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pHEMA Encapsulated PEDOT-PSS-CNT Microsphere Microelectrodes for Recording Single Unit Activity in the Brain.

Castagnola E, Maggiolini E, Ceseracciu L, Ciarpella F, Zucchini E, De Faveri S, Fadiga L, Ricci D - Front Neurosci (2016)

Bottom Line: This enhancement significantly reduces the size of the implantable device though preserving excellent electrical performances.Moreover, the spherical shape of the electrode together with the surface area increase provided by the nanocomposite deposited on it, maximize the electrical contact and may improve recording stability over time.These results have a good potential to contribute to fulfill the grand challenge of obtaining stable neural interfaces for long-term applications.

View Article: PubMed Central - PubMed

Affiliation: Center for Translational Neurophysiology of Speech and Communication, Istituto Italiano di Tecnologia Ferrara, Italy.

ABSTRACT
The long-term reliability of neural interfaces and stability of high-quality recordings are still unsolved issues in neuroscience research. High surface area PEDOT-PSS-CNT composites are able to greatly improve the performance of recording and stimulation for traditional intracortical metal microelectrodes by decreasing their impedance and increasing their charge transfer capability. This enhancement significantly reduces the size of the implantable device though preserving excellent electrical performances. On the other hand, the presence of nanomaterials often rises concerns regarding possible health hazards, especially when considering a clinical application of the devices. For this reason, we decided to explore the problem from a new perspective by designing and testing an innovative device based on nanostructured microspheres grown on a thin tether, integrating PEDOT-PSS-CNT nanocomposites with a soft synthetic permanent biocompatible hydrogel. The pHEMA hydrogel preserves the electrochemical performance and high quality recording ability of PEDOT-PSS-CNT coated devices, reduces the mechanical mismatch between soft brain tissue and stiff devices and also avoids direct contact between the neural tissue and the nanocomposite, by acting as a biocompatible protective barrier against potential nanomaterial detachment. Moreover, the spherical shape of the electrode together with the surface area increase provided by the nanocomposite deposited on it, maximize the electrical contact and may improve recording stability over time. These results have a good potential to contribute to fulfill the grand challenge of obtaining stable neural interfaces for long-term applications.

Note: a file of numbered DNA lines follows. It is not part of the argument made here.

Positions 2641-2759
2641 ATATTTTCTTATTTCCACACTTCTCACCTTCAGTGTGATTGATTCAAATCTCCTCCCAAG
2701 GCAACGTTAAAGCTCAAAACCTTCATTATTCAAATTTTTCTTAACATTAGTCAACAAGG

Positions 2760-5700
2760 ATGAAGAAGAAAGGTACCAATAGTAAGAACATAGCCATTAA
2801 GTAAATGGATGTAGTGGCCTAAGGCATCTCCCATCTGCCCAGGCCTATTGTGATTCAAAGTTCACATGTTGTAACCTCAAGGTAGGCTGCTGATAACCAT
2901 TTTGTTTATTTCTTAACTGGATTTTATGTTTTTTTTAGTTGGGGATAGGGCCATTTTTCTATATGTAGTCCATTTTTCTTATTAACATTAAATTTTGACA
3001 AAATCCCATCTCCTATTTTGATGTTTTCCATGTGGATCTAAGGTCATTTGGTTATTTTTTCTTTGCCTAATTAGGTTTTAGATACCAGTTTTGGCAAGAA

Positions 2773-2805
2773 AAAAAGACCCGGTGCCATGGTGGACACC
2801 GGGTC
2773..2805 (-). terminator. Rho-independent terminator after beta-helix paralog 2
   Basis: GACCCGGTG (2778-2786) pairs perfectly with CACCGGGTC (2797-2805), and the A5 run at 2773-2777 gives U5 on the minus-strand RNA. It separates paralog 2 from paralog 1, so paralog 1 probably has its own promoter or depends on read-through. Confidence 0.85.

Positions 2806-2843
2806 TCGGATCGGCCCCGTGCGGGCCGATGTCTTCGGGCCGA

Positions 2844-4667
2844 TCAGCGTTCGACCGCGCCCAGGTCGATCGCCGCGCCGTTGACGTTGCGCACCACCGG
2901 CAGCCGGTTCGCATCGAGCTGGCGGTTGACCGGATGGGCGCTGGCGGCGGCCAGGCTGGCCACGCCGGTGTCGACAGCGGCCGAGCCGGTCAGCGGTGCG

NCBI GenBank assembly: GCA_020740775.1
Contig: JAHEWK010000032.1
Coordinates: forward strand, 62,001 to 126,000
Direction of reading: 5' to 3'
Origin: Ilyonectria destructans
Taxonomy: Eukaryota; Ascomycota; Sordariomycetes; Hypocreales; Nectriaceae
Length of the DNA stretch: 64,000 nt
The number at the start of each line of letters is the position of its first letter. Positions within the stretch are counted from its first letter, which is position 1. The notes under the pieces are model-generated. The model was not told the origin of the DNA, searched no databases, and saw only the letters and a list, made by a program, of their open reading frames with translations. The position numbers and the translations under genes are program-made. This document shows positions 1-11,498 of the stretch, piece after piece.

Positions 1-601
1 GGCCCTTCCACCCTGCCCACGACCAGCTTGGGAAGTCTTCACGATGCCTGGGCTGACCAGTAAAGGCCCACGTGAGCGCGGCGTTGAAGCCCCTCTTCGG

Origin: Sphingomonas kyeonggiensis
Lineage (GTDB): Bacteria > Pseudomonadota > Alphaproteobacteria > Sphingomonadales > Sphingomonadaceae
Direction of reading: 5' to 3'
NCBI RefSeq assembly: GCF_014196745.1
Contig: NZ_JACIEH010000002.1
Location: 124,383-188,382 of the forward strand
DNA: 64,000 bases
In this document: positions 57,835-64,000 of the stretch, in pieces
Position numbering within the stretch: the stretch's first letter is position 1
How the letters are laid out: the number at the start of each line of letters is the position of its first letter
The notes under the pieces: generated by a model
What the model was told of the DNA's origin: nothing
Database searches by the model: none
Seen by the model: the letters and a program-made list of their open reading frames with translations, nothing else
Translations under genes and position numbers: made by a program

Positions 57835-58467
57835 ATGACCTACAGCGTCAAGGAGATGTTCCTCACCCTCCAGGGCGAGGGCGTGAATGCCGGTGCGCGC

No MeSH data available.


Related in: MedlinePlus

Representative SEM images of (A) a pHEMA encapsulated PEDOT-PSS-CNT microsphere after recordings in rat and (B) the higher magnification of the pHEMA surface after recordings in rat. (C) Magnification of the surface of a PEDOT-PSS-CNT coated microsphere (without pHEMA) after recordings in rat. (D) Example of magnitude impedance of a pHEMA encapsulated PEDOT-PSS-CNT coated microsphere before and after various recording sessions.